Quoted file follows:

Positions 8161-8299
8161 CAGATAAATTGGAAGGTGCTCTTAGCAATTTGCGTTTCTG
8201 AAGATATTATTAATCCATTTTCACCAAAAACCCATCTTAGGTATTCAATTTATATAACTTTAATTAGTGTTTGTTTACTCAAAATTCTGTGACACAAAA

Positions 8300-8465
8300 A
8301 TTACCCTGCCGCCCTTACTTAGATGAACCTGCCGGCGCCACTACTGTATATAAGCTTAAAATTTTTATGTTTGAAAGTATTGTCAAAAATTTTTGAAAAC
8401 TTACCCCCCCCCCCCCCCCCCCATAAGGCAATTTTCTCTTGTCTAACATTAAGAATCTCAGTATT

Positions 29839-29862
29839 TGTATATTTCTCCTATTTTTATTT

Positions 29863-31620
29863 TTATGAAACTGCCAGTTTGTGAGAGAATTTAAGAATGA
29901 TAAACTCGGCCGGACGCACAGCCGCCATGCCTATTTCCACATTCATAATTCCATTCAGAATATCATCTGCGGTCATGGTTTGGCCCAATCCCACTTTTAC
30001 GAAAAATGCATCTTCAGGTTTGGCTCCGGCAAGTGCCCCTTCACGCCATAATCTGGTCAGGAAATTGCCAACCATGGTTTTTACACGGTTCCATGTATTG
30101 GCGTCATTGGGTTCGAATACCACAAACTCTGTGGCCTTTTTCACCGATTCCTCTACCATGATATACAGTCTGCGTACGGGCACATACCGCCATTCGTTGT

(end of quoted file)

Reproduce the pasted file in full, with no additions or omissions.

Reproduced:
Positions 8161-8299
8161 CAGATAAATTGGAAGGTGCTCTTAGCAATTTGCGTTTCTG
8201 AAGATATTATTAATCCATTTTCACCAAAAACCCATCTTAGGTATTCAATTTATATAACTTTAATTAGTGTTTGTTTACTCAAAATTCTGTGACACAAAA

Positions 8300-8465
8300 A
8301 TTACCCTGCCGCCCTTACTTAGATGAACCTGCCGGCGCCACTACTGTATATAAGCTTAAAATTTTTATGTTTGAAAGTATTGTCAAAAATTTTTGAAAAC
8401 TTACCCCCCCCCCCCCCCCCCCATAAGGCAATTTTCTCTTGTCTAACATTAAGAATCTCAGTATT

Positions 29839-29862
29839 TGTATATTTCTCCTATTTTTATTT

Positions 29863-31620
29863 TTATGAAACTGCCAGTTTGTGAGAGAATTTAAGAATGA
29901 TAAACTCGGCCGGACGCACAGCCGCCATGCCTATTTCCACATTCATAATTCCATTCAGAATATCATCTGCGGTCATGGTTTGGCCCAATCCCACTTTTAC
30001 GAAAAATGCATCTTCAGGTTTGGCTCCGGCAAGTGCCCCTTCACGCCATAATCTGGTCAGGAAATTGCCAACCATGGTTTTTACACGGTTCCATGTATTG
30101 GCGTCATTGGGTTCGAATACCACAAACTCTGTGGCCTTTTTCACCGATTCCTCTACCATGATATACAGTCTGCGTACGGGCACATACCGCCATTCGTTGT